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A Brief History of Trans Fats

written by: •edited by: Carly Stockwell•updated: 1/2/2014

Trans fat in our food has an interesting history, which was widely unknown until the recent attention their negative health effects have received. The FDA has even gone so far as to consider a ban on trans fats in processed foods. How bad are they really?

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    A Brief History of Trans Fat: Should It Be Banned? Once upon a time, everyone ate butter. Families living largely in an agricultural society churned their own butter from milk provided by the family cow, or they purchased it from the town dairy farmer. As time passed, however, the price of butter began to rise and people began looking for an affordable butter substitute. The first man-made trans-fat on the scene was oleomargarine in the 1860s. Soon, unpalatable tales of the production of oleomargarine began to leak into the public from the slaughterhouse. Oleomargarine fell from grace.

    Hydrogenated Oils to the Rescue!

    In the 1890s, Nobel laureate Paul Sabatier developed the hydrogenation process which was a break through. The process of adding hydrogen atoms to saturated fats produced partially unsaturated fats. This is where we get the term partially hydrogenated. The process of hydrogenation gave products a more sturdy texture. Hence, margarine is solid, not liquid, at room temperature, and easier to spread than butter. Hydrogenation also provides the benefits of prolonging product shelf life, reducing the need for refrigeration, improving texture, improving taste and providing an attractive browning to crusts.

    A Health Crisis?

    With the rationing of butter during World War II, the use of margarine began to rise. For many years it was a common staple in American households. Then, the American Heart Association came along in the 1950s and said Americans needed to reduce saturated fats in their diets to reduce the chance if getting heart disease. As our medical knowledge grew, advocacy groups began to call for the reduction of saturated fats in fast-food restaurants. Research picked up in the late 20th century and advocacy groups called for restaurants to stop the use of partially hydrogenated oils altogether.

    Changes abounded as the 21st century dawned. The government announced in 2002 that there was no safe level of trans fat consumption. Denmark became the first and only country to legislate a limit on trans fats. They limit ingredients rather than the final package and have a 2 percent cap. Many feel this legislation has caused a 50 percent drop in ischemic heart disease related deaths. Five years later, Calgary, Canada, became the first city to ban trans fats. The United Kingdom called for voluntary changes and is happy with their current level of daily consumption. In 2006, the United Stated began requiring manufacturers to list trans fats on the nutrition label.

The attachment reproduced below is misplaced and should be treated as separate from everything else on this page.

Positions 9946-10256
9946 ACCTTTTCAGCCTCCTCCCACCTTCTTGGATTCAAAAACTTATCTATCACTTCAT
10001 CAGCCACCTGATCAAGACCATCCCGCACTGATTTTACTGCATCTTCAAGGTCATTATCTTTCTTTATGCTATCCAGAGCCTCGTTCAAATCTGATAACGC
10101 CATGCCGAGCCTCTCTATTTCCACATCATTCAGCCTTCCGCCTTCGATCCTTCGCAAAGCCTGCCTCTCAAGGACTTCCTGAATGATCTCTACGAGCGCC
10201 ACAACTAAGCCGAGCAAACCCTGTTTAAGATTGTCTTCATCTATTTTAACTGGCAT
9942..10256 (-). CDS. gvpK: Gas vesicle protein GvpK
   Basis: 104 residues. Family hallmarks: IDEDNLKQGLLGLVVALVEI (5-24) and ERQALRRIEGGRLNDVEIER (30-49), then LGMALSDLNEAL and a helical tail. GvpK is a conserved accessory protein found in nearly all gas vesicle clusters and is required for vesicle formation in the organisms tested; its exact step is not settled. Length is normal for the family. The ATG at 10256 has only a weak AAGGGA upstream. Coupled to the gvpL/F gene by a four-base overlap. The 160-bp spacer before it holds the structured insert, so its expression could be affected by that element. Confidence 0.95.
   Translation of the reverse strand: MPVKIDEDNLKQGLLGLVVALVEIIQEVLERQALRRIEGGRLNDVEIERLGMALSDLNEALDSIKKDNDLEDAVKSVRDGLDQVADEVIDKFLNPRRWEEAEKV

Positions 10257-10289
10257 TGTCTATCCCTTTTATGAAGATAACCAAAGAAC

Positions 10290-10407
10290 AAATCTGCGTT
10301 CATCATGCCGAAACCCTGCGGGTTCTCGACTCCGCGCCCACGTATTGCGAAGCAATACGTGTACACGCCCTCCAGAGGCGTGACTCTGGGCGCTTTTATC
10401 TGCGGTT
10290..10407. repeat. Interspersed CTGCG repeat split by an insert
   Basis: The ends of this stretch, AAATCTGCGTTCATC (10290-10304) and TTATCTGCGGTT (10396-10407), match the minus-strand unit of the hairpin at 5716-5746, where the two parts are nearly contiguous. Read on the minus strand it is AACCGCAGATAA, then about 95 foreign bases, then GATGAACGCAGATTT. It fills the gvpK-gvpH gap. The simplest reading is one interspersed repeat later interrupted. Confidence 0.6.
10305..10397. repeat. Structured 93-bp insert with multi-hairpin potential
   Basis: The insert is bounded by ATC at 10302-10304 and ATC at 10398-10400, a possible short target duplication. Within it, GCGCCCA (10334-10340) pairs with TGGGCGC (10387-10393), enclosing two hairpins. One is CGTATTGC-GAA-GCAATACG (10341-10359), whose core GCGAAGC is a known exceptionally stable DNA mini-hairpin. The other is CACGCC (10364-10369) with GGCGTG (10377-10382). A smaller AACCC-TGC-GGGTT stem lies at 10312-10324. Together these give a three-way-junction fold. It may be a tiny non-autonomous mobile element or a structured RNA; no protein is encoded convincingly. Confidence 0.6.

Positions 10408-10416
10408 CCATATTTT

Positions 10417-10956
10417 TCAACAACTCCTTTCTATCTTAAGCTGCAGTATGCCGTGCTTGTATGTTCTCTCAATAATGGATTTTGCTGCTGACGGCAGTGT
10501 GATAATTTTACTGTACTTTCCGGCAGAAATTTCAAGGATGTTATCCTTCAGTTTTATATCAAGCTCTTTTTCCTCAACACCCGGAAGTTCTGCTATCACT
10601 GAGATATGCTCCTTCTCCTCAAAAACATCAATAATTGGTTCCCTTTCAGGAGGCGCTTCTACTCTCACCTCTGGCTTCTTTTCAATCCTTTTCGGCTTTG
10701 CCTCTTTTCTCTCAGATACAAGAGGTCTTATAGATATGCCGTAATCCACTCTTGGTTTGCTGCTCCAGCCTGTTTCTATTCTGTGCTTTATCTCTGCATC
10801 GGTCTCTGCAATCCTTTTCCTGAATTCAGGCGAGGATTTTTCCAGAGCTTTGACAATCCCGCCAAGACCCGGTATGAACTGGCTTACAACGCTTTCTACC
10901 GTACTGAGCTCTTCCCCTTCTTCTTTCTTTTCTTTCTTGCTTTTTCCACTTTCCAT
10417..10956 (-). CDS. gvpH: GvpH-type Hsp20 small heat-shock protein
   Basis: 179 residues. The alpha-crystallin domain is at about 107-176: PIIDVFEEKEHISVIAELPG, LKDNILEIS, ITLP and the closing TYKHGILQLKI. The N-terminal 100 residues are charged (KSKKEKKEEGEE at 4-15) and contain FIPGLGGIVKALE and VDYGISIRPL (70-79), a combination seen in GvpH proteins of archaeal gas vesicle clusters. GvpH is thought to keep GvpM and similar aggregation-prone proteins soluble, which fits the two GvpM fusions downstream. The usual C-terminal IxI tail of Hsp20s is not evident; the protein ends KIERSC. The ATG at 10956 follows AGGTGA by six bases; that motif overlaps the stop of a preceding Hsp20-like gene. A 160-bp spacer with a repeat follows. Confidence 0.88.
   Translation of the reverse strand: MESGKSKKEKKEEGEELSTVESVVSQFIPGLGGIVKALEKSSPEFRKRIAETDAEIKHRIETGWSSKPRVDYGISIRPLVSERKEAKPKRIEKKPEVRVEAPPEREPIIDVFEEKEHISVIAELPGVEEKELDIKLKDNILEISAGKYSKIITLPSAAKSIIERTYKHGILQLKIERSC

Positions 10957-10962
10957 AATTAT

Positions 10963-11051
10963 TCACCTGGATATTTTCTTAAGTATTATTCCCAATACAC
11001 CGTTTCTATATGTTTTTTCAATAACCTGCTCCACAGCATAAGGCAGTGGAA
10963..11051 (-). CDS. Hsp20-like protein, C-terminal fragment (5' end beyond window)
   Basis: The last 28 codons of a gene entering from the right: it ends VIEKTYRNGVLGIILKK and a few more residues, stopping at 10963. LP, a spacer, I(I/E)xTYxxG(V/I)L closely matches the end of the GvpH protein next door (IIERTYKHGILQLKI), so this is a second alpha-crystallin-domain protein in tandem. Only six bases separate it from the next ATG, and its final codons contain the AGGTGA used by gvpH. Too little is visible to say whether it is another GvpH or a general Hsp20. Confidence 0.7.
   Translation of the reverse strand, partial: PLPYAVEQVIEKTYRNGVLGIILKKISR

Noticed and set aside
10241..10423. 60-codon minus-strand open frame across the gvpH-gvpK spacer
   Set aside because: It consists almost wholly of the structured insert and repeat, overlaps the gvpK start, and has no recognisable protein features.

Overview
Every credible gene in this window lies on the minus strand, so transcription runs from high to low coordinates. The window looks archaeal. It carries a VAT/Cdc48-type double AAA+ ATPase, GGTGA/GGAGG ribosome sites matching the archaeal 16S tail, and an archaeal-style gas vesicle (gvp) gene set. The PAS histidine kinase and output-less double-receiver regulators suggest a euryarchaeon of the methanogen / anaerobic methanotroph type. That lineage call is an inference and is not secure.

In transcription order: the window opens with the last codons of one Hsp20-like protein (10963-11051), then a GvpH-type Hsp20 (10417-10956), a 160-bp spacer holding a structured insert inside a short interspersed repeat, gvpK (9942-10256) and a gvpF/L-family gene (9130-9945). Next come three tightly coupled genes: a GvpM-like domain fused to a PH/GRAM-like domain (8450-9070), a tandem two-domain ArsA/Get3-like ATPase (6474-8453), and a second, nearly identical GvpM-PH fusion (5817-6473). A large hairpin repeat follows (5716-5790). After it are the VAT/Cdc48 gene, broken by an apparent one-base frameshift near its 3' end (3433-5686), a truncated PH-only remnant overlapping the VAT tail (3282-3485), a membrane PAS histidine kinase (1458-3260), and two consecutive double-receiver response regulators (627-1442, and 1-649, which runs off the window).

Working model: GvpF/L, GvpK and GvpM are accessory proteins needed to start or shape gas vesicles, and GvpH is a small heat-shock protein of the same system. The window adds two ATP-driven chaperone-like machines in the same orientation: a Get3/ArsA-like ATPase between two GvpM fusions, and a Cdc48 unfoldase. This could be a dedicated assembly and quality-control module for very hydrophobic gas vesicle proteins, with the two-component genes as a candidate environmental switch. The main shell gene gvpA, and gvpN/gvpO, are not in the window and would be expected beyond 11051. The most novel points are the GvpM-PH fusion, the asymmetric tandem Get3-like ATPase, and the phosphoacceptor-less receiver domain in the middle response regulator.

To Ban Or Not To Ban?

    Should trans fats be banned? Trans fats are bad for us. They increase the bad cholesterol (LDL) and decrease the good cholesterol (HDL), but the question of whether or not they should be banned has created much controversy. In the medical community, there is much rejoicing because banning trans fats would be a tremendous step in the fight against heart disease. But banning trans fats is seen by some as a personal liberty infringement. "Trans fats are bad for you," says Art Carden, a Forbes contributor, "but government regulation is bad for you, too." Can the government protect us from ourselves? Mr. Carden says this is morally absurd. If trans fats are banned, what else might the government ban that is bad for us?

    A ban of trans fats is a potentially good thing for the health of the public. But what about the other chemicals in our food today that is not there naturally? Hormones, antibiotics, sulfates and nitrates and benzoates, oh my! A ban of trans fats will open the door for further examination of our food. It would appear we need to look at the bigger picture of banning trans fats while maintaining personal liberty.


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